All of this magic happens in just the first 20 minutes of one of the most consequential releases of its time — "Voodoo Chile" is later bookended by the album's epic finale, with the nimble "Voodoo Child (Slight Return)," that wah-wah pedal masterpiece with its slithering opening vamp. Track by track, Electric Ladyland remains a fresh revelation even today, sounding neither dated or overestimated in its impact. It's little stoned with an extra dose of that era's psychedelic bliss, sure. But as with all of Hendrix's recordings, he laid down a dazzling primer for every future guitarist to study, admire, and absorb.
"People talkin' but they just don't know, what's in my heart and why I love you so," Hendrix jauntily declares in his cover of Earl King's "Come On (Let the Good Times Roll)," perhaps one of Hendrix's best covers, even though his version of Bob Dylan's "All Along the Watchtower" gets most of the ravishing praise on Electric Ladyland. "Come On" had been one of Hendrix's favorite covers from his earliest days, when he played in high school bands in his Seattle hometown. The song's inclusion on Electric Ladyland is poignant in retrospect, since it symbolizes Hendrix's beginnings, the forthcoming end of the Experience on the horizon (Redding would leave the band by1969), and Hendrix's tragic death on September 18, 1970 at 27, just two years after the album's release.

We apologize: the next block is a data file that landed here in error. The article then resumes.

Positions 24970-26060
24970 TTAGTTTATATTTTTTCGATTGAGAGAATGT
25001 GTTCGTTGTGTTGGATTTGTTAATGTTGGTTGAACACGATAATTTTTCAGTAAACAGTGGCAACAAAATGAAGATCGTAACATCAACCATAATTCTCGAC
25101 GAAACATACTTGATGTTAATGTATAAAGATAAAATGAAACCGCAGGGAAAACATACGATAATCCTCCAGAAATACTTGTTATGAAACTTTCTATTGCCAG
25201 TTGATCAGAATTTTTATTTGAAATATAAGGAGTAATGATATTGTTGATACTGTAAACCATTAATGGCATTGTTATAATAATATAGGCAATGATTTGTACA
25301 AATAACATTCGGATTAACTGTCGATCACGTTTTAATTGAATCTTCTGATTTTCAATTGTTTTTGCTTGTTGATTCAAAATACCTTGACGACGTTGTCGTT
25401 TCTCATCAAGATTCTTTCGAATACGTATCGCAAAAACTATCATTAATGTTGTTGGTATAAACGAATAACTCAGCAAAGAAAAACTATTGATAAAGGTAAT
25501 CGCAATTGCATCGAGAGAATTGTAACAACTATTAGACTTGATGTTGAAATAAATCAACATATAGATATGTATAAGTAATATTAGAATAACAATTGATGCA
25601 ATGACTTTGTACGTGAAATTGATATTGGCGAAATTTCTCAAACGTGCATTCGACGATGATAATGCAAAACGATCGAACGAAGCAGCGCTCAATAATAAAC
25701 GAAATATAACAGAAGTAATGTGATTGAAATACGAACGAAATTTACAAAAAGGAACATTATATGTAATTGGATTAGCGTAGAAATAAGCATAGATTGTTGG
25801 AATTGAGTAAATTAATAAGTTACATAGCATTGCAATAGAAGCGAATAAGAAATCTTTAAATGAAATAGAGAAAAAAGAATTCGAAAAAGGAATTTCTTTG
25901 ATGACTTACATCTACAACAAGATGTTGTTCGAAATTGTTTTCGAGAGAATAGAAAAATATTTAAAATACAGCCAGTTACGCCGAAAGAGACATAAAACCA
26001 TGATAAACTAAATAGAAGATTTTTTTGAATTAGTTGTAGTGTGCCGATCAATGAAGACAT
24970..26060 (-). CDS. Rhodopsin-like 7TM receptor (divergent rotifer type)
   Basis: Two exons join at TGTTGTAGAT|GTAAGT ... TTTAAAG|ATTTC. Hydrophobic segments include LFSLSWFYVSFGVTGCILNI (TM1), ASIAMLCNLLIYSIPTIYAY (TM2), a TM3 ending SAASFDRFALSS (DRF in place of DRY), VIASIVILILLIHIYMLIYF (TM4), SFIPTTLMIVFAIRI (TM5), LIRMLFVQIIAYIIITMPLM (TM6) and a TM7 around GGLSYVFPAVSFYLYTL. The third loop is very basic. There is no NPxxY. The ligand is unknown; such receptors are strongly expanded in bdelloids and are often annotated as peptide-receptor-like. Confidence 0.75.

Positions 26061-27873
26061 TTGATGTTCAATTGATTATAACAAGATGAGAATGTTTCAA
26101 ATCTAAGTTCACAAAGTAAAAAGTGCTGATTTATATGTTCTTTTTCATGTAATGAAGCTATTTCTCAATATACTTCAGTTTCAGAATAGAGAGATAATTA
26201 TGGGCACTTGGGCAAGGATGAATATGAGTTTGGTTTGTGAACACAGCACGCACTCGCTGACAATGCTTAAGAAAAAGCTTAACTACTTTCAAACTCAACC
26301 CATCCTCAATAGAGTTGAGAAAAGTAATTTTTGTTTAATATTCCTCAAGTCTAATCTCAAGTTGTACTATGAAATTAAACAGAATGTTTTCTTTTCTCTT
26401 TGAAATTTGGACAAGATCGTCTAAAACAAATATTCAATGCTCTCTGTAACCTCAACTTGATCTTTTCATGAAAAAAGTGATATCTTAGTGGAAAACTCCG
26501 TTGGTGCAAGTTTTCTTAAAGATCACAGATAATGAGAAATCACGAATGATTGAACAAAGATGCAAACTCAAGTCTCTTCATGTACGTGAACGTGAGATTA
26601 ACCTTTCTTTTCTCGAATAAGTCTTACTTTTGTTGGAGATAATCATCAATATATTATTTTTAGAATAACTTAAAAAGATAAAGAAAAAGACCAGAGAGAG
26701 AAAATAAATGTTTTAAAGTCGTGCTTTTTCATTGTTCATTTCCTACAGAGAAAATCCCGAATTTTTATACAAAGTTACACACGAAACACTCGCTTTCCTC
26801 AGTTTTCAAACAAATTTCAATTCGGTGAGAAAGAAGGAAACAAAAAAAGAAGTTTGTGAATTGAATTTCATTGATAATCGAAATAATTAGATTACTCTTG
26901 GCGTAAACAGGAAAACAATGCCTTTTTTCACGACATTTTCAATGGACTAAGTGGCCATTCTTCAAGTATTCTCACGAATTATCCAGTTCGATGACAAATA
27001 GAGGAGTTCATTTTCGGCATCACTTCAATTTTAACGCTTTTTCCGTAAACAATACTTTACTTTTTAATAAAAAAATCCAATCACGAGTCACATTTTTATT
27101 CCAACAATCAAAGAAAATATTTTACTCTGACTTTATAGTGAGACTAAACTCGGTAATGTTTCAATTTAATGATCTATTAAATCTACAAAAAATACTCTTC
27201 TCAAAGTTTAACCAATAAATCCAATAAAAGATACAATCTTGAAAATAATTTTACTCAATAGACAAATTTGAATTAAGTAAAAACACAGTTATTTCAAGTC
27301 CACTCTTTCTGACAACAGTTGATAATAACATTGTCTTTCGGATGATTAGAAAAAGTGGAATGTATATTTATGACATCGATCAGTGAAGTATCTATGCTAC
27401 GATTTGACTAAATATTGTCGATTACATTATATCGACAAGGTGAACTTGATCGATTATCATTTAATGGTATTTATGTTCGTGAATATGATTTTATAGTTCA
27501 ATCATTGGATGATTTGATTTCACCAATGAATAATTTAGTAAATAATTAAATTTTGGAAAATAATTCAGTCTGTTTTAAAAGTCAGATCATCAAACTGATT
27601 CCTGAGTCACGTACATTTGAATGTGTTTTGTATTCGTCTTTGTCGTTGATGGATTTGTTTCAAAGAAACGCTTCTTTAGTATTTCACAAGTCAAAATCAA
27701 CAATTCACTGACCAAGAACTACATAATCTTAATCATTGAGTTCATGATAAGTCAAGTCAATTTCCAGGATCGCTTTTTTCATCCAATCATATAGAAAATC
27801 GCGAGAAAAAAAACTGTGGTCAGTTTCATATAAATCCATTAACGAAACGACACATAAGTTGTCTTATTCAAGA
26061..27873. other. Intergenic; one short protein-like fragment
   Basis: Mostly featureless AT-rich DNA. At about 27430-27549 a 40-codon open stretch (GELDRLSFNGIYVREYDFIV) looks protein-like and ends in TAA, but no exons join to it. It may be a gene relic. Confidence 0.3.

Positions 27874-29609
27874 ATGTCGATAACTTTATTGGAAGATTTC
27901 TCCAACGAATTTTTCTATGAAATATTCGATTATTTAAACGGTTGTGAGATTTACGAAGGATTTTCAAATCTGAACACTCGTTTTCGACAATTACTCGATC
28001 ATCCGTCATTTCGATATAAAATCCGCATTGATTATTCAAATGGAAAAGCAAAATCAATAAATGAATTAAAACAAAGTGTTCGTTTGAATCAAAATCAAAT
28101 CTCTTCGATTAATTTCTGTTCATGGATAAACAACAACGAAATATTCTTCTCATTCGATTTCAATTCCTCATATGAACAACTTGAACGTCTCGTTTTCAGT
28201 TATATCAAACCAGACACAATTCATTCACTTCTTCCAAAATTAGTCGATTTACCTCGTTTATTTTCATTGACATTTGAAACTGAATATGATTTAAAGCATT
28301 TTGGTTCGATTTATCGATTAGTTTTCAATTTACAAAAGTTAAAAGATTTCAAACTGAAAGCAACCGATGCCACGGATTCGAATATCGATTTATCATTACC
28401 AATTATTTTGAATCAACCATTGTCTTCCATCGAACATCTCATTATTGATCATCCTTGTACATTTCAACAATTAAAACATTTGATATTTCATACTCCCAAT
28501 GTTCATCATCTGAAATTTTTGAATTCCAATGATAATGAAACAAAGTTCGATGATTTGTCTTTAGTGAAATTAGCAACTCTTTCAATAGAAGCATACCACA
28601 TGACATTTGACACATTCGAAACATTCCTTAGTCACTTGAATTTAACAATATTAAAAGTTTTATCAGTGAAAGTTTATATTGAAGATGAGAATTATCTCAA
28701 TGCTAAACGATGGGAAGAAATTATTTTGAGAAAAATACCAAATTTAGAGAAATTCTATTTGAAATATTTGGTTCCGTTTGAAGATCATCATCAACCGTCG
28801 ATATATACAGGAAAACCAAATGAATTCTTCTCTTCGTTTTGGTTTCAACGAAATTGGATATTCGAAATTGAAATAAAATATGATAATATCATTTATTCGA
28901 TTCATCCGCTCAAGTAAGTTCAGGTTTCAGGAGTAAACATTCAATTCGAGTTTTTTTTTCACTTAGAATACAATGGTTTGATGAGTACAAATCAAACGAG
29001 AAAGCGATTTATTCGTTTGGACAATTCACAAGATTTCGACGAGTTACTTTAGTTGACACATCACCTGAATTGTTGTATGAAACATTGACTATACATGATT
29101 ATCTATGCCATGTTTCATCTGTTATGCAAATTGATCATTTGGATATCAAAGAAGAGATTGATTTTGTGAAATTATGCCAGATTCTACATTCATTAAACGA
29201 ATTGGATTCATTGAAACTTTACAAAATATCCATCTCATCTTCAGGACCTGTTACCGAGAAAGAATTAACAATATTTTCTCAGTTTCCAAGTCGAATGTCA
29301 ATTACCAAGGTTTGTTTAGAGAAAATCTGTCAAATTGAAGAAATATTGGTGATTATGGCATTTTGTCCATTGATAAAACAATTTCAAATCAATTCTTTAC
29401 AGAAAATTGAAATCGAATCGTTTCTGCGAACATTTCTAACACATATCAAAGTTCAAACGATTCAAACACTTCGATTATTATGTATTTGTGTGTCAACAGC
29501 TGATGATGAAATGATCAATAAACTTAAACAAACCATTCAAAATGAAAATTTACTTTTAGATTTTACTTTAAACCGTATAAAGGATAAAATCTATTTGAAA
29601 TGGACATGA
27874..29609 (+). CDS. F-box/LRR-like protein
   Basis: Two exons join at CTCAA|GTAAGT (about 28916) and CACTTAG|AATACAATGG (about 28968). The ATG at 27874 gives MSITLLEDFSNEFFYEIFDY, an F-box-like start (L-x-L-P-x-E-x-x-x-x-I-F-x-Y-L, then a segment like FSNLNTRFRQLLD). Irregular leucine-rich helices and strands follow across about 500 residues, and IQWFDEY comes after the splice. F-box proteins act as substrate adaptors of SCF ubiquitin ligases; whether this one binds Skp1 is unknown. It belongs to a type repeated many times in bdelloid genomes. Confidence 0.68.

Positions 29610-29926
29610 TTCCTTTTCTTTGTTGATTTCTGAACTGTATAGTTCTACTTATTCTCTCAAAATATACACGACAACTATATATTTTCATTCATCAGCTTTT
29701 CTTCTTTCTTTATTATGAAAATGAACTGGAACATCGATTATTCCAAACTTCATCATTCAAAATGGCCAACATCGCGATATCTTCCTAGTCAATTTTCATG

During his lifetime, there were points of pain for Hendrix when it came to racial divides. Despite his reverence for African-American blues musicians, he struggled to make his own music connect to black audiences or radio. He was hassled by the law — a 1969 Rolling Stone interview casually mentions that he was frequently pulled over by the police whenever he drove from Woodstock, where he lived for a spell, to New York City. "Even the highway patrol exploits him," one of Hendrix's friends says. "They know his car: they stop him on the road between New York and Woodstock and harass him. Then they have something to gloat about for the rest of the day."
At the start of his career as a backing musician, Hendrix experienced virulent racism playing on the Chitlin Circuit, American venues where black musicians could perform during years of racial segregation. It drove him across an ocean. Only when he escaped to England, and settled in London, did he find the freedom and acceptance to excel as an artist, with encouragement and respect.
Anyone who ever saw the Jimi Hendrix Experience—or his Woodstock-era band, Gypsy Sun and Rainbows—perform in concert can absolutely claim ultimate rock cred. Imagine seeing Hendrix attack "Voodoo Child (Slight Return)" at the Atlanta Pop Festival on July 4, 1970, or resplendent in cornflower blue at the Newport Folk Festival on June 22, 1969. How amazing to catch him unfurling "Hey Joe" at Monterey Pop in 1967. He might have only been on earth for a fleeting moment in time, but Jimi Hendrix left a legacy of volcanic grace and brilliance that still roars like feedback from one of his amps.
And it's why Jimi Hendrix is absolutely one of our FUV Essentials artists.
#FUVEssentials: Jimi Hendrix (Spotify playlist compiled by FUV's Paul Cavalconte)